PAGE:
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The Social Origins of Language

By Daniel Dor

Presents a new theoretical framework for the origins of human language and sets key issues in language evolution in their wider context within biological and cultural evolution


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Preposition Placement in English: A Usage-Based Approach

By Thomas Hoffmann

This is the first study that empirically investigates preposition placement across all clause types. The study compares first-language (British English) and second-language (Kenyan English) data and will therefore appeal to readers interested in world Englishes. Over 100 authentic corpus examples are discussed in the text, which will appeal to those who want to see 'real data'


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Academic Paper


Title: Deictification: the development of secondary deictic meanings by adjectives in the English NP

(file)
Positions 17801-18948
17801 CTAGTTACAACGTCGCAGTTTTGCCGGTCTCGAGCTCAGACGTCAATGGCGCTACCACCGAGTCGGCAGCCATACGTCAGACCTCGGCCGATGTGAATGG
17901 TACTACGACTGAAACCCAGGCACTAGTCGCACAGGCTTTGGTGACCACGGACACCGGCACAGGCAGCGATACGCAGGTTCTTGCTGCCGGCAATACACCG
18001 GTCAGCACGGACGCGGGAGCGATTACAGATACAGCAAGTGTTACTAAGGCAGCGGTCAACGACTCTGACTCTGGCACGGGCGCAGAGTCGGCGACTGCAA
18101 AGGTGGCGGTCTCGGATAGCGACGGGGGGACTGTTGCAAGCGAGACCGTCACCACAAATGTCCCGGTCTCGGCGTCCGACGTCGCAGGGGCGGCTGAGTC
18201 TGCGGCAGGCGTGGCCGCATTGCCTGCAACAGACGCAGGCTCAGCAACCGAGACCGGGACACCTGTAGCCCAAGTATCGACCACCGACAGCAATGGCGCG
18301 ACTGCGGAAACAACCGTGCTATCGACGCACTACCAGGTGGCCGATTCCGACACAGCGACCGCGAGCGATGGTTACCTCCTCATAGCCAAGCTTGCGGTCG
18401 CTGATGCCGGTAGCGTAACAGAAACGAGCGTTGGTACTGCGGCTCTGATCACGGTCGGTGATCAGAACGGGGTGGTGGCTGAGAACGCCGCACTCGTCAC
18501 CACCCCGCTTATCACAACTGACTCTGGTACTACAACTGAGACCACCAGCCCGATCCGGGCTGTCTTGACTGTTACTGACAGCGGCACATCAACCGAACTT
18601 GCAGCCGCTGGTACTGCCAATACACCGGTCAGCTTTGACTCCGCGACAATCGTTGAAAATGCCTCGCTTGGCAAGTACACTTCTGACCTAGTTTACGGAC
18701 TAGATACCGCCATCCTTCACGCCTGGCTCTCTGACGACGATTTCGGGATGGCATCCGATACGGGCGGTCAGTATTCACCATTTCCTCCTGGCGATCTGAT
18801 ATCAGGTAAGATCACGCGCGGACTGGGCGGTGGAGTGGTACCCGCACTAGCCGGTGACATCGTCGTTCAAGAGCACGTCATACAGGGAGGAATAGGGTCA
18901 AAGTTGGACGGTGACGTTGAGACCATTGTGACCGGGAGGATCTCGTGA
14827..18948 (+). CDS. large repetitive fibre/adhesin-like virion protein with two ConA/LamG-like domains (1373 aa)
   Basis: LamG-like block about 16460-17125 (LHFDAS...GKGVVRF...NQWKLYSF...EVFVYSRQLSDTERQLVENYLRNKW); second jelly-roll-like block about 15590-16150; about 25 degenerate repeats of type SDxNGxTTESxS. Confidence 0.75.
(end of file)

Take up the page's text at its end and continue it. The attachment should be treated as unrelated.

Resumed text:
Author: Kristin Davidse
Institution: Université Catholique de Louvain
Author: Tine Breban
Institution: Université Catholique de Louvain
Author: An Van linden
Institution: University of Leuven
Linguistic Field: Semantics; Syntax
Abstract: In this article we make a case for recognizing deictification as a type of grammaticalization and semantic shift in the NP analogous to auxiliarization in the VP. The specific analogy we point out is between lexical verbs that grammaticalize into secondary auxiliaries bound by the finite, as in is going to, has to, + verb, and lexically full adjectives that grammaticalize into postdeterminers bound by the primary determiner, as in a different, the same, + noun. We present five case studies of the development of postdeterminer meanings, based on the analysis of diachronic and synchronic data. The adjectives studied are opposite, complete, old, regular and necessary, whose postdeterminer uses relate to the basic deictic systems of space, quantity, time and modality. Our analysis of the data shows that the mechanism of secondary deictification can be given a unified characterization as the semantic shift by which a general relation expressed by the adjective is given a subjective reference point in or relative to the speech event.

CUP at LINGUIST

This article appears in English Language and Linguistics Vol. 12, Issue 3, which you can read on Cambridge's site or on LINGUIST .



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